Science Fair Project Encyclopedia
Byron Raymond White (June 8, 1917 – April 15, 2002) won fame both as a bruising running back and as an associate justice of the Supreme Court of the United States. Appointed to the court by John F. Kennedy in 1962, he served until his retirement in 1993.
In the 1930s, White was a star football player for the University of Colorado, where he acquired the nickname "Whizzer", which he later came to despise. He won a Rhodes Scholarship to Oxford, where his stay was interrupted by the outbreak of World War II. During World War II, White served as an intelligence officer in the U.S. Navy stationed in the Pacific Theatre, writing the intelligence report on the sinking of future President John F. Kennedy's PT 109. After the war, he played running back for the Pittsburgh Steelers and the Detroit Lions.
White then went on to Yale law school, where he graduated first in his class. After serving as a law clerk to Chief Justice Frederick M. Vinson, White returned to Denver, where he practiced law for a number of years. During the 1960 presidential campaign, White put his football celebrity to use as chair of John F. Kennedy's campaign in Colorado. During the Kennedy administration, White served as Deputy Attorney General, the number two man in the Justice Department, under Robert F. Kennedy. Acquiring renown within the Kennedy Administration for his humble manner and sharp mind, he was appointed by Kennedy in 1962 to succeed Justice Charles Evans Whittaker, who had taken ill.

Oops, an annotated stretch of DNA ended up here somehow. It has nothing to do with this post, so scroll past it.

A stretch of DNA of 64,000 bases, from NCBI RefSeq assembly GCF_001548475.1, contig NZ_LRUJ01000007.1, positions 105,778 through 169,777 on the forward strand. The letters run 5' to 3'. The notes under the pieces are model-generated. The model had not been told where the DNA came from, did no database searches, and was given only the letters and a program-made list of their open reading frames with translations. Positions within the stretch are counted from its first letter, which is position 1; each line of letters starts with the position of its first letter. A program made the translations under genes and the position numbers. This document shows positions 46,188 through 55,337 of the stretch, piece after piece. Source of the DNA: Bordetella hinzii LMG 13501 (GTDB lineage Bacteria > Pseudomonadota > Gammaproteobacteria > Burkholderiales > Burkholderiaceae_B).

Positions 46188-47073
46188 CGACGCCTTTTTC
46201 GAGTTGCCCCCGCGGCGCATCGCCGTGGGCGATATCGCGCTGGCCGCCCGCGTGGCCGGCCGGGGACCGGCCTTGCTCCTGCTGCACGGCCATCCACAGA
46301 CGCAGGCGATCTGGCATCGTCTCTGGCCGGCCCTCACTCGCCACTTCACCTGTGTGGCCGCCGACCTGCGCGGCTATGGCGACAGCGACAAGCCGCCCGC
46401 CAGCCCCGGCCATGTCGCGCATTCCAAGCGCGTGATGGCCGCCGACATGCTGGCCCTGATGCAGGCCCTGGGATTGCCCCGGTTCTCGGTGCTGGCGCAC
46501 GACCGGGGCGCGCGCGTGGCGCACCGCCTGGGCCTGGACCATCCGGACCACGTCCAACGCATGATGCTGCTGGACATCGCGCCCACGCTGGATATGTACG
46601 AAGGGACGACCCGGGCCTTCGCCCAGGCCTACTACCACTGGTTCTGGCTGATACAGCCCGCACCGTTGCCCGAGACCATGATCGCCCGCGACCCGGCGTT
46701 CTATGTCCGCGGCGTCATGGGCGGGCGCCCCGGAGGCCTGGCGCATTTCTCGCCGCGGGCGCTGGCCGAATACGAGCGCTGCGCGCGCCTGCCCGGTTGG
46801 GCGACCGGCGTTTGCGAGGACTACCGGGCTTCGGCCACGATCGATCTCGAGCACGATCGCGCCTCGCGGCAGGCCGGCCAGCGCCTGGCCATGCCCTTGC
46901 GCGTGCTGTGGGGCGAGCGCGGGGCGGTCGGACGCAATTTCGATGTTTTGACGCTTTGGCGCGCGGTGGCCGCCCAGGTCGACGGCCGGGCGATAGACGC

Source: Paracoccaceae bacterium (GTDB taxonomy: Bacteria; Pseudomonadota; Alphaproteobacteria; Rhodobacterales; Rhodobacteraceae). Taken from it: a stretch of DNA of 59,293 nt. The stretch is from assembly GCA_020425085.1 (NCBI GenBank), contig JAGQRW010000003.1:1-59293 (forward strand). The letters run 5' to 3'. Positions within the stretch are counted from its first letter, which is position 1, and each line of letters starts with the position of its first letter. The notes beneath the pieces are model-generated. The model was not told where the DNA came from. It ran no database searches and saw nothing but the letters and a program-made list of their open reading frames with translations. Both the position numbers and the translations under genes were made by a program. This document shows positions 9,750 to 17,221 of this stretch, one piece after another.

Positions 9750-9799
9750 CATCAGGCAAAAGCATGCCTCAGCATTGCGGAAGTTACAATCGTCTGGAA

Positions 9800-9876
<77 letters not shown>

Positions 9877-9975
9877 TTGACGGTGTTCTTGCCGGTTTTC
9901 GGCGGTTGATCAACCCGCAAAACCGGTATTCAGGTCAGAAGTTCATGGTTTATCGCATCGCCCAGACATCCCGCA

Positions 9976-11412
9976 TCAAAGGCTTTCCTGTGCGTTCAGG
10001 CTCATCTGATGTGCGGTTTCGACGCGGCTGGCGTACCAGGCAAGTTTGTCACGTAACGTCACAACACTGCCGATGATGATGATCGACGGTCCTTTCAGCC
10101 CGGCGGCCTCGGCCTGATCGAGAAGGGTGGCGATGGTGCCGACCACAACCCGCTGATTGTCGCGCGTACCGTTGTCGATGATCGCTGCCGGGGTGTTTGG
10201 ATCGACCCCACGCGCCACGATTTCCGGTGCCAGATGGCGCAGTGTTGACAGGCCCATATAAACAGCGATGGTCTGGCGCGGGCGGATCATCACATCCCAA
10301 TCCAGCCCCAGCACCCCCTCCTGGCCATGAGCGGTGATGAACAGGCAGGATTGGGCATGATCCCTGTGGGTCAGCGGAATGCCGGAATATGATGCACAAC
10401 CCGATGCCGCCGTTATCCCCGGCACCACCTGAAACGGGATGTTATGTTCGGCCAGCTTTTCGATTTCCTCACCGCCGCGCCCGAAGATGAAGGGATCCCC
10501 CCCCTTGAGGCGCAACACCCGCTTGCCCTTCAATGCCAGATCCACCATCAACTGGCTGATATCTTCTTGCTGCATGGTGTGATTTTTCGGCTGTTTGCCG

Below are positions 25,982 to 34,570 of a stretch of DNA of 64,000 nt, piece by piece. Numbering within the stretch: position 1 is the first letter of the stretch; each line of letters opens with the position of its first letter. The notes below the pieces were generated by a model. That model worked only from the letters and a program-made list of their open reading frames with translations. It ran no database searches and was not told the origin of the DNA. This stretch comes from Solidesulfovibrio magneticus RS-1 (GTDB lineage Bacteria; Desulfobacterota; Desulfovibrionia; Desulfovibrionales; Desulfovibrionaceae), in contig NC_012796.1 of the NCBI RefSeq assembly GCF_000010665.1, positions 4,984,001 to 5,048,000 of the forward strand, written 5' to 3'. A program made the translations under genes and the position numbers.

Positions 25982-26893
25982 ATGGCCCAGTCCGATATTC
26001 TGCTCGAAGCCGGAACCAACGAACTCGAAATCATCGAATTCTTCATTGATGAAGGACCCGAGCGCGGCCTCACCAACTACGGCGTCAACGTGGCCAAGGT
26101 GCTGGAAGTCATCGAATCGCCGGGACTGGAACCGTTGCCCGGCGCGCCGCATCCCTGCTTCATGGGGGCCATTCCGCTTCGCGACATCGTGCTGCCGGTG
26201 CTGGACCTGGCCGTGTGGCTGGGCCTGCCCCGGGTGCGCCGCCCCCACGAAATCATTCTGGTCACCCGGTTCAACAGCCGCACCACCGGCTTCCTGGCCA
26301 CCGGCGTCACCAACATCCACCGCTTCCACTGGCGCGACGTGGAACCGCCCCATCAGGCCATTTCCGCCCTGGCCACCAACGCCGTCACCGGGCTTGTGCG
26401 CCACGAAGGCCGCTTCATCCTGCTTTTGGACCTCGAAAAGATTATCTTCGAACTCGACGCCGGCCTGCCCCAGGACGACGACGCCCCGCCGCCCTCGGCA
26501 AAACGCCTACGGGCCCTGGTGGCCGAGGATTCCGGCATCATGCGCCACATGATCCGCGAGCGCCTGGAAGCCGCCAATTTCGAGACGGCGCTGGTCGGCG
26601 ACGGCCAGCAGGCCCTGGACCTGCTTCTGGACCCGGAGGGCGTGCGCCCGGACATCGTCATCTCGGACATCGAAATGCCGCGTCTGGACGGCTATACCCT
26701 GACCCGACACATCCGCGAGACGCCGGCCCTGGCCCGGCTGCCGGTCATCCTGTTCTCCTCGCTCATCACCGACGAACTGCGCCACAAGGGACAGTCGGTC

During his service on the high court, White wrote the most opinions of any justice in Supreme Court history. His votes and opinions on the bench reflect an ideology that has been notoriously difficult for popular journalists and legal scholars alike to pin down. White often took a narrow, fact-specific view of cases before the Court, and, in the tradition of the New Deal, frequently supported a broad view of governmental powers. He consistently voted against creating Constitutional restrictions on the police, dissenting in the landmark 1966 case of Miranda v. Arizona.
Frequently a critic of the doctrine of "substantive due process," he also dissented in the controversial 1973 case of Roe v. Wade regarding state restrictions on abortions, and continued to argue for the overturning of that decision. But White voted to strike down a state ban on contraceptives in the famous 1965 case of Griswold v. Connecticut. White wrote the majority opinion in Bowers v. Hardwick (1986) which upheld Georgia's anti-sodomy law against a "substantive due process" attack. In 1998 the Georgia state supreme court invalidated the law on state constitutional grounds, and the U.S. Supreme Court overruled the Bowers decision in Lawrence v. Texas (2003).
White also took a middle course on the issue of the death penalty: he was one of five justices who voted in Furman v. Georgia (1972) to strike down several state capital punishment statutes, voicing concern over the arbitrariness with which the death penalty was administered. The Furman decision effectively ended capital punishment in the U.S. for the remainder of the 1970s. White, however, was not against the death penalty in all forms: he voted to uphold the death penalty statutes at issue in Gregg v. Georgia (1976), even the mandatory death penalty schemes struck down by the Court. White accepted the position that the Eighth Amendment to the United States Constitution required that all punishments be "proportional" to the crime; thus, he wrote the opinion in Coker v. Georgia (1977) which invalidated the death penalty for rape of a 16-year old married woman.
White consistently supported the Court's post-Brown attempts to fully desegregate public schools, even through the controversial line of forced busing cases. He voted to uphold affirmative action remedies to racial inequality in the famous Regents of the University of California v. Bakke case of 1978, but later voted to strike down an affirmative action plan in Richmond v. J.A. Croson Co. (1989).
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